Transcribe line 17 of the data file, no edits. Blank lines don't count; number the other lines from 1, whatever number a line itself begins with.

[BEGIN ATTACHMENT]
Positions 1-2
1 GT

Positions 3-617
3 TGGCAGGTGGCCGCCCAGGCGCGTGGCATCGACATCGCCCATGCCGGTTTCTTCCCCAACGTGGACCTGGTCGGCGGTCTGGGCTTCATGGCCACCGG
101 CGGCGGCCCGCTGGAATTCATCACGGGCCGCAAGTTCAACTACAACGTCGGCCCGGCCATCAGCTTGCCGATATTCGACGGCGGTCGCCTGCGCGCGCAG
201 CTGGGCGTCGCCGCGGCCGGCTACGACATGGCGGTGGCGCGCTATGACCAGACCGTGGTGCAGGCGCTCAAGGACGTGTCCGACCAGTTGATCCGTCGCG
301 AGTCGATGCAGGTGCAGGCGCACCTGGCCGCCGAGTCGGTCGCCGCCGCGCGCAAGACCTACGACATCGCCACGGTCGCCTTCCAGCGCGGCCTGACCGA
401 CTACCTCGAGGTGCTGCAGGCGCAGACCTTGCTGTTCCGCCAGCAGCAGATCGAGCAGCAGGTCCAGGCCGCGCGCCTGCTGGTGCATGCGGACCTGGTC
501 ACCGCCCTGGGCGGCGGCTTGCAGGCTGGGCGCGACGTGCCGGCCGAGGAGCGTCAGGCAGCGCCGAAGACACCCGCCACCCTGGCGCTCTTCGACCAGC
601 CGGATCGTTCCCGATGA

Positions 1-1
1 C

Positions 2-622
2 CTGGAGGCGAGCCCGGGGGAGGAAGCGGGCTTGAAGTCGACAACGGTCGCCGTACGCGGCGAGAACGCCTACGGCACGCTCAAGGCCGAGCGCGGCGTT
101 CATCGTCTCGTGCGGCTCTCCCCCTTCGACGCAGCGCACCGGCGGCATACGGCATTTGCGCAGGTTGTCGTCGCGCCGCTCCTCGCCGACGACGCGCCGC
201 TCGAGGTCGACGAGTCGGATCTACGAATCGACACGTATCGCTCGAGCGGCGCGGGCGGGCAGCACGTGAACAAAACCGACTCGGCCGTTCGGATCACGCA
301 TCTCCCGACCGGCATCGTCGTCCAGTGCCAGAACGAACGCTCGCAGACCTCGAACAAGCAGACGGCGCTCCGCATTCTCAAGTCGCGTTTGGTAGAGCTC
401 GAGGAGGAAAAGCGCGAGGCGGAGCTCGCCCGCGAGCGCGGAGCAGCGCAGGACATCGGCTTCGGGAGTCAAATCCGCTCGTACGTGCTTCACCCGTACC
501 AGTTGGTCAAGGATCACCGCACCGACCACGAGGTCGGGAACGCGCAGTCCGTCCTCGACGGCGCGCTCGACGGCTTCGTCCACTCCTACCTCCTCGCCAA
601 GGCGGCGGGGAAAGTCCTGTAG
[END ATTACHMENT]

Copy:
301 TCTCCCGACCGGCATCGTCGTCCAGTGCCAGAACGAACGCTCGCAGACCTCGAACAAGCAGACGGCGCTCCGCATTCTCAAGTCGCGTTTGGTAGAGCTC